According to the complaint, Boeing, together with its subsidiaries, is one of the world’s major aerospace firms. It is organized based on the products and services it offers and operates in four reportable segments: (a) Commercial Airplanes (“BCA”); (b) Defense, Space & Security; (c) Global Services; and (d) Boeing Capital. The BCA segment develops, produces and markets commercial jet aircraft and provides fleet support services, principally to the commercial airline industry worldwide. This segment is a leading producer of commercial aircraft and offers a family of jetliners purportedly designed to meet a broad spectrum of global passenger and cargo requirements of airlines. On October 29, 2018, shortly after takeoff, Lion Air Flight 610 crashed, killing all aboard. Then, on March 10, 2019, shortly after takeoff, Ethiopian Airlines Flight 302 crashed, killing all aboard. The airplanes that crashed were Boeing 737 MAX jets.
The Class Period commences on January 8, 2019, when the defendants issued a press release entitled, “Boeing Sets New Airplane Delivery Records, Expands Order Backlog, Delivered 806 commercial jets in 2018 with record-setting fourth quarter, Won nearly 900 net orders valued at $143.7 billion after finalizing more than 200 orders in December, 737 MAX family surpassed 5,000 orders; 777 family exceeded 2,000 orders.”
The complaint alleges that, following the crash of Ethiopian Airlines Flight 302, on March 11, 2019 Ethiopian Airlines grounded its 737 MAX 8. Similarly, the China Civil Aviation Administration grounded the 737 MAX 8. Following this news, the price of Boeing shares fell $47.13 per share, or 11.2%, during the two trading days ended March 12, 2019.
Since then, the 737 MAX series aircraft has been grounded by every country and no longer permitted to fly. In addition, the U.S. Department of Transportation Office of Inspector General, the U.S. Department of Justice, and the FBI reportedly opened investigations into the Federal Aviation Administration (“FAA”) certification process and into safety-review processes.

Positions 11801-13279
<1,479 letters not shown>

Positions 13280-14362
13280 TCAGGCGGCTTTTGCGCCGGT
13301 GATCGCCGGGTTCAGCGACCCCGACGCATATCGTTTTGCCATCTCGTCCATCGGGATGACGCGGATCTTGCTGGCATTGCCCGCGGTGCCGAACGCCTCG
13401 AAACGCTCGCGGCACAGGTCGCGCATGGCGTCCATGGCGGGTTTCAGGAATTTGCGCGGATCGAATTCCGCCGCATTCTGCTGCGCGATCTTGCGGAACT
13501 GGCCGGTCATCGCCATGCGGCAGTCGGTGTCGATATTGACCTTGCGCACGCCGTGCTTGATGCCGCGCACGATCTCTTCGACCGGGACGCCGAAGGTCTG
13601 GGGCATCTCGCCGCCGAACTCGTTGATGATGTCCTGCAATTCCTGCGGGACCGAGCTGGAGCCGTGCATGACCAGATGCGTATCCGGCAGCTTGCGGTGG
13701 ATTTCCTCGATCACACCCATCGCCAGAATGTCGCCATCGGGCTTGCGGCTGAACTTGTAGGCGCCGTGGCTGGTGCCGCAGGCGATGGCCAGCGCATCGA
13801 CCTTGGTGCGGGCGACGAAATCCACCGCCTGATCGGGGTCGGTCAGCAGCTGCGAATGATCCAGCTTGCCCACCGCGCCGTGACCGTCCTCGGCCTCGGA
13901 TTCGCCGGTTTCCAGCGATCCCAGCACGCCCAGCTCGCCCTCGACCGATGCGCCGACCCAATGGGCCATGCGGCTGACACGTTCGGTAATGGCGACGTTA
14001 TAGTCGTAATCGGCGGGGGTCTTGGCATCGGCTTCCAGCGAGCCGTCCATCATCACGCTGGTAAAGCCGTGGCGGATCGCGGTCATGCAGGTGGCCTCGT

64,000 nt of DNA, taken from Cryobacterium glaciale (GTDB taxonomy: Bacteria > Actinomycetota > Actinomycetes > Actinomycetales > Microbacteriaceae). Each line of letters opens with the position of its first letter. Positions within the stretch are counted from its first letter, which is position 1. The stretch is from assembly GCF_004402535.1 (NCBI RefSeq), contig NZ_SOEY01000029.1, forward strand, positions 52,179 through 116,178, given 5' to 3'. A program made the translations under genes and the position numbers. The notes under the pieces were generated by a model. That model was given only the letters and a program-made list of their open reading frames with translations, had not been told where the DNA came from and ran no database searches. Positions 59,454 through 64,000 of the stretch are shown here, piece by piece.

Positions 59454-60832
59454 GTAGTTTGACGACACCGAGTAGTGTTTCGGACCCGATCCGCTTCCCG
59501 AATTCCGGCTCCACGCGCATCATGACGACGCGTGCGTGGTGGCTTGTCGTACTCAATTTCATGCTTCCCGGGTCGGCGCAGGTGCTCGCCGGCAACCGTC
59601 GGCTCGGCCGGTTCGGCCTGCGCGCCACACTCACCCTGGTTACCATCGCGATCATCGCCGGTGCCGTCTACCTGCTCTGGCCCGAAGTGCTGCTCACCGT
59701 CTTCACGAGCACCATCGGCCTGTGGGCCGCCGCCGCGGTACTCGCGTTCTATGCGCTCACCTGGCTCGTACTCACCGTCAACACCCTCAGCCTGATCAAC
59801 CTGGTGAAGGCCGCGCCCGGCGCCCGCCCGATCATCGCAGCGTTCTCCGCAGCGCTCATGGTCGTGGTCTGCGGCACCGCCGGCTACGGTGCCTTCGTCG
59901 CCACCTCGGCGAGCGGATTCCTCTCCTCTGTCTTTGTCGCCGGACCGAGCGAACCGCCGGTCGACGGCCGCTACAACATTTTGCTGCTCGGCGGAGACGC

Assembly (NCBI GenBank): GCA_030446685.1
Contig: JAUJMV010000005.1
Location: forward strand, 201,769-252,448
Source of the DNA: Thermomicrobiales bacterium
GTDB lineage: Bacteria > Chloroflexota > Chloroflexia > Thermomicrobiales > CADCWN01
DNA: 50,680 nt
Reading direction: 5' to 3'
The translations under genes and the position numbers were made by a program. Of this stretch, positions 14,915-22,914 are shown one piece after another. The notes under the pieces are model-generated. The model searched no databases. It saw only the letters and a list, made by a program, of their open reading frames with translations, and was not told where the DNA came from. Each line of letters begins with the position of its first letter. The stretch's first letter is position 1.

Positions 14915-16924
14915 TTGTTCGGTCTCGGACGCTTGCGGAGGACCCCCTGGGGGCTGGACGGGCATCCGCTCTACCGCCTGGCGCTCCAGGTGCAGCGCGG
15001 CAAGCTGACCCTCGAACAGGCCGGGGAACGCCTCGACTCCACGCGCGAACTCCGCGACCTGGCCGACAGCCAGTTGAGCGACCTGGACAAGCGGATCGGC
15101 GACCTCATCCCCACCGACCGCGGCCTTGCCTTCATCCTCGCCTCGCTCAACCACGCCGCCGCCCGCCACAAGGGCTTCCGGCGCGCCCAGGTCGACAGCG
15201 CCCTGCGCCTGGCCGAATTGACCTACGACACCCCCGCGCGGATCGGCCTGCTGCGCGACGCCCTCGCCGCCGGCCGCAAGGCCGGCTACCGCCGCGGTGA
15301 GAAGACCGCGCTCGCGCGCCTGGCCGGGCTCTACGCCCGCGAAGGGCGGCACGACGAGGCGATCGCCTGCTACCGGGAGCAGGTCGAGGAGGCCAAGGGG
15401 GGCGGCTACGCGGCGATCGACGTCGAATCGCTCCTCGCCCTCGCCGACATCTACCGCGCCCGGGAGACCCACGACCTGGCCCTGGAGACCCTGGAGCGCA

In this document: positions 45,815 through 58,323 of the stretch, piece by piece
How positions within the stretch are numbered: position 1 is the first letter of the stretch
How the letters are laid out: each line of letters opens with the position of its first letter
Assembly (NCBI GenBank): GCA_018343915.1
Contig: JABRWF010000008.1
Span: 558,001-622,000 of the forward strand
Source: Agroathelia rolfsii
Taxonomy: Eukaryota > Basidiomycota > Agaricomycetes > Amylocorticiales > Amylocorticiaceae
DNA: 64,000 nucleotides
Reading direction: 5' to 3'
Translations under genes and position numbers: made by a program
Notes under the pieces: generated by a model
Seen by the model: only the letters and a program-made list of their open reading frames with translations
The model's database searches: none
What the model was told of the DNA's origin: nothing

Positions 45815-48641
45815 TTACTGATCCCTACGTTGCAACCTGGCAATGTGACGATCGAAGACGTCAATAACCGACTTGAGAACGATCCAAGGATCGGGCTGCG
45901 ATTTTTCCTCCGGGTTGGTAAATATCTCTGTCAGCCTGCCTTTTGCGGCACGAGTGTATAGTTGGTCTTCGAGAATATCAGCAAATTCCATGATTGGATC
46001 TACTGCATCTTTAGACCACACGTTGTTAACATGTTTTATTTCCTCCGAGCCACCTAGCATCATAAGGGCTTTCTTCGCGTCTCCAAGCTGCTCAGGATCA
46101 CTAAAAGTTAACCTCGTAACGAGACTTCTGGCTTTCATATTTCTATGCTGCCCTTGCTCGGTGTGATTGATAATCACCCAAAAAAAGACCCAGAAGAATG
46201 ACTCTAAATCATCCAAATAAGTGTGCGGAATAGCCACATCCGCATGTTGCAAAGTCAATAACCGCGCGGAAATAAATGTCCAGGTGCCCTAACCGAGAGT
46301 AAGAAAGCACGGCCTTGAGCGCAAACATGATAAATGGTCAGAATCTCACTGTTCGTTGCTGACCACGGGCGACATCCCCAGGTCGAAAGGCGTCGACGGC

On March 21, 2019, The New York Times reported in an article entitled, “Doomed Boeing Jets Lacked 2 Safety Features That Company Sold Only as Extras”, that Boeing has hidden from investors, pilots and passengers, that because of the safety compromised, Boeing created two new safety features that it sold as “extras” or “optional features” to keep costs down. Following this news, the price of Boeing shares fell $10.53 per share, or about 3%, on March 22, 2019.
The complaint alleges that throughout the Class Period, the defendants misled investors about the sustainability of Boeing’s core operation – the BCA – by touting its growth prospects and profitability, raising guidance, and maintaining that the Boeing 737 MAX was the safest airplane to fly the skies. Boeing made these statements all while concealing the full extent of safety problems caused by the placement of larger engines on the 737 MAX that changed the handling characteristics of the 737 MAX from previous models. The complaint further alleges that Boeing hid from investors and passengers that it prepared its own reports and statements to the FAA certifying its planes as safe to fly and that these statements and reports were undermined by Boeing’s conflicts of interest in having been delegated authority by the FAA to examine, test, and help certify its own planes and to provide the safety analysis for the 737 MAX. Boeing also hid the fact that Boeing withheld necessary safety features from the Boeing 737 MAX unless airlines purchased them as “extras” or “optional features” in order to keep the price down.
If you are a member of the class described above, you may no later than June 10, 2019 move the Court to serve as lead plaintiff of the class, if you so choose.
A lead plaintiff is a representative party that acts on behalf of other class members in directing the litigation. In order to be appointed lead plaintiff, the Court must determine that the class member’s claim is typical of the claims of other class members, and that the class member will adequately represent the class. Your ability to share in any recovery is not, however, affected by the decision whether or not to serve as a lead plaintiff. Any member of the purported class may move the court to serve as a lead plaintiff through counsel of their choice, or may choose to do nothing and remain an inactive class member.
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